Bush's Veto Signals ... What, Exactly?

Wednesday, May 02, 2007 at 10:51 AM

President Bush, in the second veto of his six-year term, killed an Iraq spending bill that included timetables for troop withdrawal to begin in October of this year, setting up another showdown between the Bush administration and Congress. But what will the new bill look like?

With this veto, President Bush finds himself at odds with 60 percent of the American public, according to the latest CNN poll. President Bush is setting up a dangerous showdown between himself and the American people as well as the now-Democratic Congress.

If the president refuses to negotiate with Congressional leaders, he will find himself even more alone with his administration, known for its lone-wolf approach to both domestic and foreign policy, than he has been in previous years. Conversely, Congressional leaders need to do two things: Precipitate a responsible end to the war in Iraq, and protect the troops serving until that can be accomplished.

The non-partisan Congressional Research Service has estimated that the troops on the ground in Iraq and Afghanistan can wage war for three more months before the money currently available runs out. That means there's some time to work things out between the approach of the Bush administration and Congress.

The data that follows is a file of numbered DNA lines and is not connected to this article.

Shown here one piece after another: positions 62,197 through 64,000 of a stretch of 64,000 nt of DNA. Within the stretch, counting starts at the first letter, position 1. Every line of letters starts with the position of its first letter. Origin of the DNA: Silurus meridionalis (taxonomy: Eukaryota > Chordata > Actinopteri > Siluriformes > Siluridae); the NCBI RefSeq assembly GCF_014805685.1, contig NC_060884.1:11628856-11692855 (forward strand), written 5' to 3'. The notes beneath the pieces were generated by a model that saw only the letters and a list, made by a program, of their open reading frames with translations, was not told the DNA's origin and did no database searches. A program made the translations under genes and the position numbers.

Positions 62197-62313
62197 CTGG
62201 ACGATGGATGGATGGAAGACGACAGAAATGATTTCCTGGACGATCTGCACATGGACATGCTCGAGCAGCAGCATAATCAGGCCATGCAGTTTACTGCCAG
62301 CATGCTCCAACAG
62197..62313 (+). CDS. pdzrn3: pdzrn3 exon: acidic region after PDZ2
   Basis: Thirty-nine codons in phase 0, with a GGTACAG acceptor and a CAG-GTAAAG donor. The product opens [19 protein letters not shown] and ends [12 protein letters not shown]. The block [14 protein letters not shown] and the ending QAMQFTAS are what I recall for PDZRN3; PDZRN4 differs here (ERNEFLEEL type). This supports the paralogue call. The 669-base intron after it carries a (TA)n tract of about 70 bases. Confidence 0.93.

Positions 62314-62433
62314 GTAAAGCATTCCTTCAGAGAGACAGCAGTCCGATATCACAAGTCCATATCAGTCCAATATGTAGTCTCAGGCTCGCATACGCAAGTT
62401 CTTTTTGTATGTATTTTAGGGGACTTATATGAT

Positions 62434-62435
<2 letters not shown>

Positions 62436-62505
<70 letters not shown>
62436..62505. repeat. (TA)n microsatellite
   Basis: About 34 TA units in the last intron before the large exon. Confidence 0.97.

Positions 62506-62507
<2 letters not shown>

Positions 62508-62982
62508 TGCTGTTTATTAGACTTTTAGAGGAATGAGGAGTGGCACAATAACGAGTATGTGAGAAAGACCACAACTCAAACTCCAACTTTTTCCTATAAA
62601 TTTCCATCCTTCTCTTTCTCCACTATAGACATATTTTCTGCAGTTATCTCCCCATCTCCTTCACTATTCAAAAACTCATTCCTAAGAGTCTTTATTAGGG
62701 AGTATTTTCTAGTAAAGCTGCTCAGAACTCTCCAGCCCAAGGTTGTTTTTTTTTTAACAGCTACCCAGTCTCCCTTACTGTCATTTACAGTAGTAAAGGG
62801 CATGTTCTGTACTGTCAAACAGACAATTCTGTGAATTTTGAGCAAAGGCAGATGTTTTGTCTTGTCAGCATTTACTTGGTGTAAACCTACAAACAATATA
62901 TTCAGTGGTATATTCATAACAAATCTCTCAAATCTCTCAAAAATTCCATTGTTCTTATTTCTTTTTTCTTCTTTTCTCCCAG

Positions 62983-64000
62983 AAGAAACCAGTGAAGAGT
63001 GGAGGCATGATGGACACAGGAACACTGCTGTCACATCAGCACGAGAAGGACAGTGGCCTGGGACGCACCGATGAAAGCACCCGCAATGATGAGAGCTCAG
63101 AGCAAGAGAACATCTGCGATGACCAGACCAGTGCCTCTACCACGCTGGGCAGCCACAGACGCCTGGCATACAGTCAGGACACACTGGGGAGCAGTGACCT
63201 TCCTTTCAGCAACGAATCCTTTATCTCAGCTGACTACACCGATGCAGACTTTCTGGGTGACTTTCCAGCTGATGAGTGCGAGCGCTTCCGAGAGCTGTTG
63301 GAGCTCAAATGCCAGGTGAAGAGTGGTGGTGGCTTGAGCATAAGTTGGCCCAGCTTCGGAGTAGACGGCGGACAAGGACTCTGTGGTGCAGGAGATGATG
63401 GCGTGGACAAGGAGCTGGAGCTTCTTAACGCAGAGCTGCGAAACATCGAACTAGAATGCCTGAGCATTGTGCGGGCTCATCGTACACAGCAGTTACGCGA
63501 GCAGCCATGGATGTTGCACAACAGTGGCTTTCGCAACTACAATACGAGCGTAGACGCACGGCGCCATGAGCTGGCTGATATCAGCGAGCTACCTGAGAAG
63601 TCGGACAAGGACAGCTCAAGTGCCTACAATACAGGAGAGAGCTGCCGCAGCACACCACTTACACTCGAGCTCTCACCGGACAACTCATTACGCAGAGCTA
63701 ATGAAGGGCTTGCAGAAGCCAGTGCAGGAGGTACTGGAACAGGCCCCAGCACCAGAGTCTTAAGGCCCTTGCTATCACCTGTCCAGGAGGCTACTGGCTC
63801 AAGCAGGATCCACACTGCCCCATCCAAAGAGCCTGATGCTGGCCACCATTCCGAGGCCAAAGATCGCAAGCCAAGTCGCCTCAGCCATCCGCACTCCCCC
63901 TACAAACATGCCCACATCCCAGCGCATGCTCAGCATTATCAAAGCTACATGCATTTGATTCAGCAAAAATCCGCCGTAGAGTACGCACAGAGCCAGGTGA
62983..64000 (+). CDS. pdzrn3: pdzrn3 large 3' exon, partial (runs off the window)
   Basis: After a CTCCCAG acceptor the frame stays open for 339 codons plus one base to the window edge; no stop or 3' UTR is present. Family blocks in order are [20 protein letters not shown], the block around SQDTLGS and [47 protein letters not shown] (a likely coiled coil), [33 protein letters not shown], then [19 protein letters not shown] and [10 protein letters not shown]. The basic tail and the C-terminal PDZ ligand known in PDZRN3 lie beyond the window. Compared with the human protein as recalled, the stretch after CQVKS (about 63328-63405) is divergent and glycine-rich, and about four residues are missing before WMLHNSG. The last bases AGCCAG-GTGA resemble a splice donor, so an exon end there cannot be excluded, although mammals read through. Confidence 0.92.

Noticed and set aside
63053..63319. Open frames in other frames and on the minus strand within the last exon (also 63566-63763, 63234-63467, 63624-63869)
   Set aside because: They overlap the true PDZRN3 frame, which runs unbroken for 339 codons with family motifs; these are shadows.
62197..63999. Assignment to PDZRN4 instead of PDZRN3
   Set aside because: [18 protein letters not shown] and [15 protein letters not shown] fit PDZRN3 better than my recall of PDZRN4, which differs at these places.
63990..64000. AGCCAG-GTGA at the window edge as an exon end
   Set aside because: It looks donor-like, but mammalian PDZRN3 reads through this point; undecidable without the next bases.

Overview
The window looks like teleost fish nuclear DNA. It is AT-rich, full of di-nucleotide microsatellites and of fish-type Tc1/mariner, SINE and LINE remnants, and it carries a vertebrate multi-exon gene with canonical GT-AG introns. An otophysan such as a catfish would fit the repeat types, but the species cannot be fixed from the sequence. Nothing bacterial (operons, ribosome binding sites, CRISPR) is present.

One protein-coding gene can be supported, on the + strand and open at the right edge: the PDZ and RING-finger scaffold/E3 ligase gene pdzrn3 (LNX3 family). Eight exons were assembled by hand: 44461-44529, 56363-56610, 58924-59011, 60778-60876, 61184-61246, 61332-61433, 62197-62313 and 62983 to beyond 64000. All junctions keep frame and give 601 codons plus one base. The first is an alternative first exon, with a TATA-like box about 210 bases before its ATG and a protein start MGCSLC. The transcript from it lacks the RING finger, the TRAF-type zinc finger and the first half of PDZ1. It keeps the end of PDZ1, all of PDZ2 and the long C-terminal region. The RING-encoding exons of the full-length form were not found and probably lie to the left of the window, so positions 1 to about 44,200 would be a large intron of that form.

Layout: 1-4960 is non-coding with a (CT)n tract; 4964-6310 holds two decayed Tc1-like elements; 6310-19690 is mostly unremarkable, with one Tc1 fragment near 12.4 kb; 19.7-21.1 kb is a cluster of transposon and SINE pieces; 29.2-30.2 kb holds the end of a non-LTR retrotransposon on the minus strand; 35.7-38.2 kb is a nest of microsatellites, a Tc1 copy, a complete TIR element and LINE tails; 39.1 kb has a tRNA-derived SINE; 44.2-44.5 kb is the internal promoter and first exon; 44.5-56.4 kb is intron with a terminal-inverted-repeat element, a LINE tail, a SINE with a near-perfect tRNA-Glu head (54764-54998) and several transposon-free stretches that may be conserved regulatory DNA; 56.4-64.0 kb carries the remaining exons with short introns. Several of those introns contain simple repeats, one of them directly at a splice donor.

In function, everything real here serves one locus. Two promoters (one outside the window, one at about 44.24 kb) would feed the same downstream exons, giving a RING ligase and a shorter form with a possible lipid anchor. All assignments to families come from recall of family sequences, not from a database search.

The question is this: What will they work out? Quoted from CNN:

A senior Republican lawmaker, working behind the scenes with senators from both parties, has suggested a possible way to bridge that gap -- requiring troops to be withdrawn if the benchmarks aren't met but allowing the president to waive that requirement if he chooses.

Effectively, "requiring" troops to be withdrawn if benchmarks are not met and "allowing" the President to ignore those restrictions is another way to give the president a blank check on a failed policy in the Middle East.

The Bush administration has shown time and again its willingness to ignore laws even when no one "allowed" him to. The United States Congress and the American people should provide real requirements with real consequences for continuing our interference in Iraq's civil war. The time is long since past for "options" and "allowances" for this administration.

House Speaker Nancy Pelosi and Senate Majority Leader Harry Reid are headed back to the White House to discuss it with the president, and we can only hope they do something -- anything -- to stem the tide of stubborn refusal and arrogant disregard for hard fact that this administration, and those under its power, have shown.


Welcome, then, to Stalemate City. I predicted about as much: Two years of legislative nada. Chimpy won't budge off his dictatorial chair, and congress lacks the sheer numbers to override vetoes, let alone, lay down an impeachment.

Oh well. We can always watch reruns....

I disagree slightly, six. The congress is going to do some more laying down, looks like, and give the President what he wants, like benchmarks that are optional or some such ridiculous, unenforceable crap.

We're losing two wars, here. Without a supermajority in congress, we're not even looking at a stalemate, but a rubber stamp low on ink. You may have to push real hard, but that stamp WILL work.